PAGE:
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7 tools that every brand identity designer must use.


September 2020
Your ultimate tool list for being a professional brand identity designer

As brand identity designers, a lot of us have learnt our fair part on how to get our first client, how to negotiate pricing and how to do all of the necessities but what we have hardly paid attention to is what happens after all of that.

The other day I came across this series called Building a Brand, by thefutur, It was such an insightful YouTube series explaining the ins and outs of how to build a brand from scratch. But again this was feasible to them as they are a design firm (blind) and can afford to have such an elaborate and well-planned process.

Curious about building a process for myself, I started applying some of those principles and practices on a smaller scale, in a “beginner freelancer dealing with a hasty client” scenario. I came up with a few tools, which if incorporated into your process let you create a more structured design process for branding.

The process that we will be looking into goes like this- Discover, Define, Design, Develop and Deploy. The tools we use for this process might change but the outline of the process itself won’t.

1) Google forms

As a designer, you need to ask as many questions as you can to try and figure out what exactly a client needs / wants and also know the difference between the two. Why is the client going for a rebrand? What is he trying to achieve? What exactly does his venture do? What is his target user base? Google Forms lets you effectively extract the answers to these key questions.

Moving forward we have to make sense of the answers given and move into the phase of Define. Understanding the clients’ needs this way will let you have a clear idea about your goals, articulate your vision, and create an effective plan.

2) Figma as a whiteboard

After collecting this data now its time for the designer to collate this data and make sense out of all of this and use a tool that will enable them to pull out insights and tangible design direction from the data synthesis.

Next comes the most exciting phase in the process and that is designing it. Let’s get our creative brains in motion. We begin this process by sketching and iterating on paper with a pencil.

3) Adobe Illustrator

Next, we hop onto Adobe Illustrator to start playing around with various iterations and slowly start edging towards our final result.

Pro tip: It’s good to give three options to the client because this allows him to say no to one without having to say yes to one.

Further after making the basic brand guidelines its time to mock it up because to a client it makes a lot of sense and is very easy to understand the entire identity in action rather than just seeing it on your presentations. Mocking it up in well thought out mockups will get them to buy the idea.

4) Adobe Photoshop

After making the brand outlook on illustrator we now go on to explore various mockups relatable to the client’s use case. So now we move into the areas of giving them a gist of how this brand will look in real-life applications.

Pro tip: Mockup their brand so that they feel really proud of it, maybe like a big logo on a wall. This will make them happy to see that we believe their brand is going to be big. And the happier they are the better it is for you.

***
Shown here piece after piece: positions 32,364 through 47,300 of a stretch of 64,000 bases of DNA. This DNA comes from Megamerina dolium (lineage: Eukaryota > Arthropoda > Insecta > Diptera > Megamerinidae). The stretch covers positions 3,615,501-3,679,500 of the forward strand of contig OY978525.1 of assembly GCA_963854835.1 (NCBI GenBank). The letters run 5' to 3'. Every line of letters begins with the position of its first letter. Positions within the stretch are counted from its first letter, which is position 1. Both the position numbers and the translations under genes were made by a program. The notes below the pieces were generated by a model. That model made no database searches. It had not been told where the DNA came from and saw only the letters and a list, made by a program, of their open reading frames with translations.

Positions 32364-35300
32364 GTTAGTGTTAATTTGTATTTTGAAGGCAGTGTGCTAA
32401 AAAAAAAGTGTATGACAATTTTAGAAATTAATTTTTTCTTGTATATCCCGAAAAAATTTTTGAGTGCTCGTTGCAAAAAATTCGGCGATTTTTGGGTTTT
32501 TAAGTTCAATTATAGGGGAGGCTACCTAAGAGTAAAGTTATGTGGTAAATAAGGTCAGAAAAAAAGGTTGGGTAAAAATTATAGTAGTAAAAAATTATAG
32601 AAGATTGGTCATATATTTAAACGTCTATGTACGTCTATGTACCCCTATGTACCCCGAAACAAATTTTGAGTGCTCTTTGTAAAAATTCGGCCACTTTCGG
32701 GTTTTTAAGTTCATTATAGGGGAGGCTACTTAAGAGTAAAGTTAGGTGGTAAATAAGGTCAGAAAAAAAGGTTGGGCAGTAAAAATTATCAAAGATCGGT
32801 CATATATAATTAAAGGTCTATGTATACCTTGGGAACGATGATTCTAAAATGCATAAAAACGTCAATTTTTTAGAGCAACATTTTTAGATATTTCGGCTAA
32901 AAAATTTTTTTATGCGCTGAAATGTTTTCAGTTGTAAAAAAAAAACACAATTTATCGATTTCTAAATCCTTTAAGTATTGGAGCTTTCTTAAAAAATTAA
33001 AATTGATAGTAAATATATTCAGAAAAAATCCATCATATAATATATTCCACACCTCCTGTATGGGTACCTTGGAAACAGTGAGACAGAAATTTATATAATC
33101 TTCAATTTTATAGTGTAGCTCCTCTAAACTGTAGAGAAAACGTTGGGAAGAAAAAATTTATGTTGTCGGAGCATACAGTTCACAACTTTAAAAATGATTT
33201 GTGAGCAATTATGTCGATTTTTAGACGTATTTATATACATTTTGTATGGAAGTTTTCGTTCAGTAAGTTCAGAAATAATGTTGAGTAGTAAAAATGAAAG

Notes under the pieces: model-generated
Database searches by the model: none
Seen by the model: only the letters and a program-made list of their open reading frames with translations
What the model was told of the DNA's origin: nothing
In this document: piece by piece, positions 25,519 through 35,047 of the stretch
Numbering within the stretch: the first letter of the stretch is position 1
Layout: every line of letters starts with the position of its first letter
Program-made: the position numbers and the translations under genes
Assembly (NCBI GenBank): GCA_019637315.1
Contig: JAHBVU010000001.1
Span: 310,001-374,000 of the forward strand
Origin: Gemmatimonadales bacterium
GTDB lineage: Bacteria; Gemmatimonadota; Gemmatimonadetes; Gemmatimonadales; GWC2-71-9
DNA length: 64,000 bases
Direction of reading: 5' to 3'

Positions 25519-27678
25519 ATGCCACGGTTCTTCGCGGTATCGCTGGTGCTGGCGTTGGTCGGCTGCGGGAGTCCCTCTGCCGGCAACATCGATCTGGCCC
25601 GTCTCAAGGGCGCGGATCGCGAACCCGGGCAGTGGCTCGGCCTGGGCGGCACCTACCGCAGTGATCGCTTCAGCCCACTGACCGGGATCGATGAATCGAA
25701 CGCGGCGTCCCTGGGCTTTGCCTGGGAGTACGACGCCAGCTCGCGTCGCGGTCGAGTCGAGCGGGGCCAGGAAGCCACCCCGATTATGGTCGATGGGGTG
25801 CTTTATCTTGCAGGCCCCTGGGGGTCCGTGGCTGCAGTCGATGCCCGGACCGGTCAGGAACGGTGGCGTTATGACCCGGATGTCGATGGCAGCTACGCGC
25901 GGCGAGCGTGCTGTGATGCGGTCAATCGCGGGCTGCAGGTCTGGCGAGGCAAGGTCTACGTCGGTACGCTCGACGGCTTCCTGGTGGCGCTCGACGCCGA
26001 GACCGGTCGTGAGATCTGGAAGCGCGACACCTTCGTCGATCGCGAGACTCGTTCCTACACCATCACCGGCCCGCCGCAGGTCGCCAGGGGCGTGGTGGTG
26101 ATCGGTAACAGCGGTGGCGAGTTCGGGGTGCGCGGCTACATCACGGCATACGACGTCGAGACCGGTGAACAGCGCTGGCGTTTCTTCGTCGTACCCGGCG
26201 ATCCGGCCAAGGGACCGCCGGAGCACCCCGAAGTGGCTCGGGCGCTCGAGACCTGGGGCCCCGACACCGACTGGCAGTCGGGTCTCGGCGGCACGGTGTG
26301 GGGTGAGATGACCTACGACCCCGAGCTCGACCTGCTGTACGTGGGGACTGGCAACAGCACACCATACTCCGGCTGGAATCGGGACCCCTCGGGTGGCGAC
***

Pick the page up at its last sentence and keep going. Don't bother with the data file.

Now that we are moving into the Develop step of the 5D process we now will have to move into innovative tactics and tools. It’s also a good practice to come up with strategies that are tailored to the client’s unique needs.

5) Keynote, Google Slides, PPT

It’s now time to not only take our designs to the client but to go ahead and show them some branding strategies and execution techniques to help them achieve the goal that they were initially doing this rebrand/branding for. So we put up a very well made pitch deck to first help them understand your designs and second, how you can roll out this new outlook in the most effective way.

Let’s get this project done and dusted with the final step of Deploy.

And it’s time to send in your finely-crafted work the client. Hmm, shouldn’t you be getting paid first? Yes, for sure.

6) Google Pay, Paypal

Using these platforms you can make sure that you get paid on time and request for pre-delivery payments as well as all your other payments like advances, milestones, etc. Well, easier said than done, we designers know how hard it is to get paid on time! More on that later ;)

Now to the final step.

7) Google Drive, Dropbox

Using these platform you can easily send to your client all the files you have been working on such that they are stored in the cloud and neither you nor the client really needs to have it all downloaded

Pro Tip: Invest in an exclusive hard drive, just to keep well-managed folders of different projects as well as client work. You never know when you will need it and it’s cheaper than paying for expanded cloud storage in 5 different platforms. Let’s say tomorrow you need to apply for a job and need a portfolio. You can look into this and curate related work.

We at Turtlewig, are building a platform for you to take care of everything you need to manage as a design freelancer, in just one place. We’re sure it’ll streamline your process so much you’ll wonder how you could work without it.

Reduce design iteration cycles with Turtlewig.

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